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John Rodgers
4 years ago

I would never swerve (be it that I am driving the cruiser with or without the van) to miss an animal, be it a cat, dog,snake, sheep, cow or any marsupial of any kind.
To many humans are injured or killed due to doing so. Swerve to miss the animal, vehicle rolls with fatal results and the animal injured or not disappears from the scene of the accident. There are so many options as to the cause of the accident, including doing the speed limit at the time.
Sooooo Hold on tight to the steering and DO NOT SWERVE to avoid.
Enjoy or great country.

Dianne Douglass
4 years ago

Went to Tassie recently & the number of small marsupials, pademelons I think, littering the roads was astounding. We saw hundreds of the little dead animals & only about 3 alive & hopping around.

Patrick in the Top End.
4 years ago

I agree with John. A lot of overseas visitors driving their hire 4wd V8 vehicles about the NT swerve to miss just the smallest animal like a lizard and end up in a roll over.
Ive driven NT roads and back tracks for years and just about hit everything from reptiles, wallabies, pigs horse and buffalo. These are not endagered species but Iam. One brumby came over the bullbar and partly through the windscreen. Better to have a banged up front end then being upside down on the side of an isolated road waiting ages for medical help to arrive. Like John said..break hard as much and as safely as you can and hold the streering wheel firmly. Another good hint is to stick to full daylight driving times.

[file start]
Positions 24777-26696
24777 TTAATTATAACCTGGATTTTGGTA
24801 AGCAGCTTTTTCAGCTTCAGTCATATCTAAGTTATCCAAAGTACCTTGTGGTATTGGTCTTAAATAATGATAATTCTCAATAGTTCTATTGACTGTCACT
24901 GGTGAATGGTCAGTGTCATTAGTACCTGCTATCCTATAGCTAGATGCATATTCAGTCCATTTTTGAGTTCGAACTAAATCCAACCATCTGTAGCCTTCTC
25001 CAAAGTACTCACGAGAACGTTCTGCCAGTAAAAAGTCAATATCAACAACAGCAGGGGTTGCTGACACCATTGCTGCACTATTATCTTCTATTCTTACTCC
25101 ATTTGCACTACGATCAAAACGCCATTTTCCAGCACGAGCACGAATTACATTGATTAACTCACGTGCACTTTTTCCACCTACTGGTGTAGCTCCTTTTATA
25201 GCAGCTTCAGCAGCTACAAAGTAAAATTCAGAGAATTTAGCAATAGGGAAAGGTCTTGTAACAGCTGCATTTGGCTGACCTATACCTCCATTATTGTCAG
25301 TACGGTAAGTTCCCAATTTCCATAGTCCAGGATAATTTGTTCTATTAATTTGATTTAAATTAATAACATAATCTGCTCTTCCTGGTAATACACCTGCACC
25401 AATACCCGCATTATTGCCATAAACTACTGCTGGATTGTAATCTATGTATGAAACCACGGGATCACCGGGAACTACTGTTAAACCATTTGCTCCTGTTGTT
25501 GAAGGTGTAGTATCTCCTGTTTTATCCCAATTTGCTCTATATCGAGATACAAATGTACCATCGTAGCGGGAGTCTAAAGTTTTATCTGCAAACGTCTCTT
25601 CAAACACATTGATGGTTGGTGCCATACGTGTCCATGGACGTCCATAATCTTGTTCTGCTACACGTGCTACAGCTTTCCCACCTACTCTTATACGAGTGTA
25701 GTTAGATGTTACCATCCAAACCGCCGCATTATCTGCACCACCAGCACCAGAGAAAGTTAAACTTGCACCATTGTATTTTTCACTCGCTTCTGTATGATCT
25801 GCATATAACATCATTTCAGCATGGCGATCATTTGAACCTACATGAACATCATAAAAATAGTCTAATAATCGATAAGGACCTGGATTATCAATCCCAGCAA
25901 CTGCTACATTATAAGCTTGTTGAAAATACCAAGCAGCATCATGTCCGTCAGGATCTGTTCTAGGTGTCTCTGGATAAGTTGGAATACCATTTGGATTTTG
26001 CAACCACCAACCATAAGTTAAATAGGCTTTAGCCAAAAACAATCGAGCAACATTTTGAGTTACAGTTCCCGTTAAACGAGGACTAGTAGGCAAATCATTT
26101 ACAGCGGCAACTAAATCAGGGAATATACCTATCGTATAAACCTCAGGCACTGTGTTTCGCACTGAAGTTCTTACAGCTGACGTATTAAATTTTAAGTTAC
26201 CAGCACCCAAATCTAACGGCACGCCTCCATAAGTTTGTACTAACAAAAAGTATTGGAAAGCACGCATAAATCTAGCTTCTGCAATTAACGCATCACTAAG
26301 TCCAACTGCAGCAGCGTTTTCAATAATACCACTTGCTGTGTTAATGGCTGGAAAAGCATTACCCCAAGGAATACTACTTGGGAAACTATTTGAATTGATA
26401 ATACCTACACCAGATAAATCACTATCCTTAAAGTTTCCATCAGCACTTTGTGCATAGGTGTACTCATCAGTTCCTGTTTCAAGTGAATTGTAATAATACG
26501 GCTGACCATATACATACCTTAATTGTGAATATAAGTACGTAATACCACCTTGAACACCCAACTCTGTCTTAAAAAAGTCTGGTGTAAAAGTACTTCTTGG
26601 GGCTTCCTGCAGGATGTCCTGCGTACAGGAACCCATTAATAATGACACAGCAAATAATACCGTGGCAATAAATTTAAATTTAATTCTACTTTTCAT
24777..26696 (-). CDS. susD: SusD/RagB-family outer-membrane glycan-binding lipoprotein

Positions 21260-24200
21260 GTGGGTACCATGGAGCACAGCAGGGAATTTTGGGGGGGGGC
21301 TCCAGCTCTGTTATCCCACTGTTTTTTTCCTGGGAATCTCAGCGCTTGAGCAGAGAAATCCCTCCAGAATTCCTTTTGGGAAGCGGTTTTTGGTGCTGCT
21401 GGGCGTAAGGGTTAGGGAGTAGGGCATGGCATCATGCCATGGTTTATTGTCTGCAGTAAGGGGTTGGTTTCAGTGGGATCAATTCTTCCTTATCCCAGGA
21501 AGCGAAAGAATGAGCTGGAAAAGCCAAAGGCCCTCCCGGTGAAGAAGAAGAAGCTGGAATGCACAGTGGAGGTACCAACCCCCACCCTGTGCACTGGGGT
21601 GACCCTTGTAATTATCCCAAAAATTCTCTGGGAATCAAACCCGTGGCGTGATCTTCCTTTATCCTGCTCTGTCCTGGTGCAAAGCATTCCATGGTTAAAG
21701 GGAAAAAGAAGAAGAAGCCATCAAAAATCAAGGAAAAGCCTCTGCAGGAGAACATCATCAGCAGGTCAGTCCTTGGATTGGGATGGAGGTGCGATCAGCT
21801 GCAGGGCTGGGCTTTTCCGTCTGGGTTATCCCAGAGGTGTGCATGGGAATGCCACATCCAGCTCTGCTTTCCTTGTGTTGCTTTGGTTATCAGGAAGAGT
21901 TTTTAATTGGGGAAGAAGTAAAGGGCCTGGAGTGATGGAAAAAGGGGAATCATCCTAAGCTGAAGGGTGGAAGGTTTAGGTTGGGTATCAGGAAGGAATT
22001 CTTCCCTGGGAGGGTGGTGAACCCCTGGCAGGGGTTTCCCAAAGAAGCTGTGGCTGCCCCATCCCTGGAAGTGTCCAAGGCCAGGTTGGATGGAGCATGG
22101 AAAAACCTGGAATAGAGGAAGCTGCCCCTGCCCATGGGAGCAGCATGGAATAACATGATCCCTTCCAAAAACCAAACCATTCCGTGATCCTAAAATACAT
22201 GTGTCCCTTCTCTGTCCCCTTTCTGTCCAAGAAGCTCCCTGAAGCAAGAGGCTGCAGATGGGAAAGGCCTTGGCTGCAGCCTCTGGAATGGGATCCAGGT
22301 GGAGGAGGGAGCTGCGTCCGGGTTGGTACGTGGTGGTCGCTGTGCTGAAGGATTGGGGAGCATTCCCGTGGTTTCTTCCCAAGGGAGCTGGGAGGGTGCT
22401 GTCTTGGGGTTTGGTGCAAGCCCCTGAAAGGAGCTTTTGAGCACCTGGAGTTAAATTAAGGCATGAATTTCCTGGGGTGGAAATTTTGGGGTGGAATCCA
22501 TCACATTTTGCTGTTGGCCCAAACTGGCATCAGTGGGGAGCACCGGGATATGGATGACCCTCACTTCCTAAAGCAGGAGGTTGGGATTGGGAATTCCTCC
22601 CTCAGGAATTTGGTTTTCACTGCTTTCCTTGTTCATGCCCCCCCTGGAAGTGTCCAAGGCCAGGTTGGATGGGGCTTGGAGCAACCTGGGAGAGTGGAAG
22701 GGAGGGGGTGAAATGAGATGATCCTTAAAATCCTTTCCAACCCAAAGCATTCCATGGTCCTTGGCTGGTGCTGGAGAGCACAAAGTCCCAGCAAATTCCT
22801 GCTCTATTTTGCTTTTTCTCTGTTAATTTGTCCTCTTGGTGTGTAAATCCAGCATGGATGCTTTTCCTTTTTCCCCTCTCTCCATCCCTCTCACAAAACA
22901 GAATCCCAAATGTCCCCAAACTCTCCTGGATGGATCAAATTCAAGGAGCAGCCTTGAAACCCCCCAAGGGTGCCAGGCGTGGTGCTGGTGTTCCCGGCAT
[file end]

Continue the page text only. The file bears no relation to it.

4 years ago

When we were up on the Atherton Tablelands the wallabies were in plague proportions, so bad in fact that I carried a pair of rubber gloves in the car that I used to pull road kills off the road.

I did this for two reasons. Firstly so drivers would not have to swerve around dead animals and secondly to protect wedge-tail eagles in the area.

The wedge-tails sink their talons deep into the carcass when feeding on road kills and are sometimes unable to release in time to avoid getting hit by oncoming vehicles.

4 years ago

Why would anyone need to leave Quilpie at 5am! Come on be sensible, have a bit of a sleep in, catch some brekky, and so let the animals move on into the bush!

4 years ago

“Whilst kangaroos have some degree of road sense”…Mr Iglesias, you clearly haven’t driven where I have driven with roos! Kangaroos have no road sense at all and will be jumping AWAY from the road then do a 180 degree turn and jump into you. My rule of thumb is simple – if (and that sometimes is an “if”) if I see roos on the side of the road I slow down immediately and watch them. Never trust a roo to do anything sensible!

Patrick in the Top End.
4 years ago

Hey Vulcan. You are right about trying judge which way a roo will go…bit like an Emu or a goat. Backing off on the speed helps a lot though…!